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Date Posted: 08:46:09 06/20/04 Sun
Author: Derry News reporter
Subject: 'Red Mickey' Doherty
In reply to: An Appreciation 's message, "The Late 'Red Mickey' Doherty" on 08:31:22 06/20/04 Sun

Michael 'Red Mickey' was a legendary figure in the Socialist Republican movement in Derry. Tales of his exploits have made it into contemporary folklore but it was for his generosity and passion for the cause that he is remembered by his comrades and friends.

A former member of the Official IRA and the IRSP, Doherty was described as "a dedicated Connolly Socialist" who was not shy of expressing opinions however unpopular or radical they may have been.

Michael Doherty died at 8.20 PM on Monday 12 May, in Altnagelvin Hospital at the age of 58 as a result of a long illness. The last few years of his turbulent life inflicted a heavy toll on Doherty and his gangling figure was seen less and less roving the streets of his beloved Derry.

Born at 15 Wellington Street to Molly and William 'Budgem' Doherty, Michael Doherty's first taste of politics was as a member of the Derry Young Socialists and the Civil Rights Association.

Friend and comrade, Eamonn Mc Cann recalls the young Doherty: "I think he was a born socialist, before he even knew what the word meant. I don't recall when I first became aware of him, but I always knew the Doherty Clan. He was a couple of years younger than me but I knew him from our early teens onwards.

"He was a Young Socialist and member of the Derry Labour Party before joining the RSM. One of the things a lot of people might not know about 'Red' Mickey was that he was very well read. He knew all the arguments.
" I spent many a night arguing and talking into the small hours with him about Social History. He had a very shambling gait and was well over six-foot, which perhaps belied the fact. He could come across more as a man of action."

" He had a very low tolerance for bullshit and was very sensitive to people shooting their mouths off about socialism but doing nothing about it."

There were escapades aplenty involving Red Mickey, says Mc Cann, some of which can be talked about more than others.

"He was always full of mischief," he recalls. " I would say constructive mischief. In the days of running wild in Donegal not many people ran wilder than Mickey. But what I really remember about him was that he was incredibly generous, both with his time and financially.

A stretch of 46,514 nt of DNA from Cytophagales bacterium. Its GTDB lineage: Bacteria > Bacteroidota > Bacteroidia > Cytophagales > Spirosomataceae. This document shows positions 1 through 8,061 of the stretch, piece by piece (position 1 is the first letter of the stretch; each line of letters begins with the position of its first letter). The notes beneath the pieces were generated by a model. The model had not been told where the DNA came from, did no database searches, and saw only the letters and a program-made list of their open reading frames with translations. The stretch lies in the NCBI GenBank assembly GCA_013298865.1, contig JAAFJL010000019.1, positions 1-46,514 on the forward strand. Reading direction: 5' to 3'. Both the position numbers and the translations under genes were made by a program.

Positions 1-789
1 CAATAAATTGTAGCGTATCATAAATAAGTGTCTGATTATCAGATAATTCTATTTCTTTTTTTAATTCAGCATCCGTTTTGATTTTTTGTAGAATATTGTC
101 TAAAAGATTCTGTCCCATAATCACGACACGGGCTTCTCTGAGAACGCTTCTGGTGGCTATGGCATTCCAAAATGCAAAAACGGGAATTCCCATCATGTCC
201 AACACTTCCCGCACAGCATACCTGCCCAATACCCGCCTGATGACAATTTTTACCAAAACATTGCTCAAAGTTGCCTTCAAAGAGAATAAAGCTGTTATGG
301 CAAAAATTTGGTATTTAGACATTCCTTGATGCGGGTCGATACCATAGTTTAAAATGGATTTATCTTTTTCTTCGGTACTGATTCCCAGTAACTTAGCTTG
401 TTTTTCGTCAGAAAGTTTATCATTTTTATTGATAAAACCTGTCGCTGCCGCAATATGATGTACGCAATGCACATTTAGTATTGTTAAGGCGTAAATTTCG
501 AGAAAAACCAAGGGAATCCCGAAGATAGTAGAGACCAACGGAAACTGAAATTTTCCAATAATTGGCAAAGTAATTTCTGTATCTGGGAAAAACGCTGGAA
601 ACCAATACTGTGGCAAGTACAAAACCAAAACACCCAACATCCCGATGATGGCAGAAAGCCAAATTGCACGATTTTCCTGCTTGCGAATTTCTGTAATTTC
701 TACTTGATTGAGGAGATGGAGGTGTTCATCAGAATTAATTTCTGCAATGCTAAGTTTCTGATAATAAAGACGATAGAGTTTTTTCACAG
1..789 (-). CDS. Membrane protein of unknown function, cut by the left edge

"If you needed someone picked up from Dublin Airport you could ask Mickey and he would there and collect them and bring them back.
"Also, coming from a background of the markets he had that 'easy come, easy go ' attitude to money. When he was flush and needed a lend of 50, and these were the days when 50 was worth something, you knew you could ask him and if he could he would help."

Sean Boyle, a former Republican Prisoner, also attests to the generosity and loyalty of his former comrade.

"When volunteers where inside Mickey would always help out their families, whether it be presents for the children, money or food," he says.

"I remember on my wedding day he came up to me and put his wage packet in my pocket, and that was the kind of man he was."

For my own part I knew 'Red Mickey' only slightly, but it was clear from the regard in which he was held that he was a very significant figure in the revolutionary struggle of this city and beyond.

In my early days as a reporter, I had filed a story after he was mentioned by a witness on the stand at the Saville Inquiry.

Mickey let me know in no uncertain terms what he thought of my journalistic abilities in a vitriolic tirade. It was not an experience that I will forget.

But, as attested to above Mickey Doherty was a man of principle. Some months after the incident he approached me and apologised.

"I've been reading your stuff," he said. "You're no Eamonn Mc Cann but your hearts in the right place so I'll let you off if you make a few f*** - ups.

AN ARTICLE BY Paddy Mc Guffin
(As published in the Derry News)

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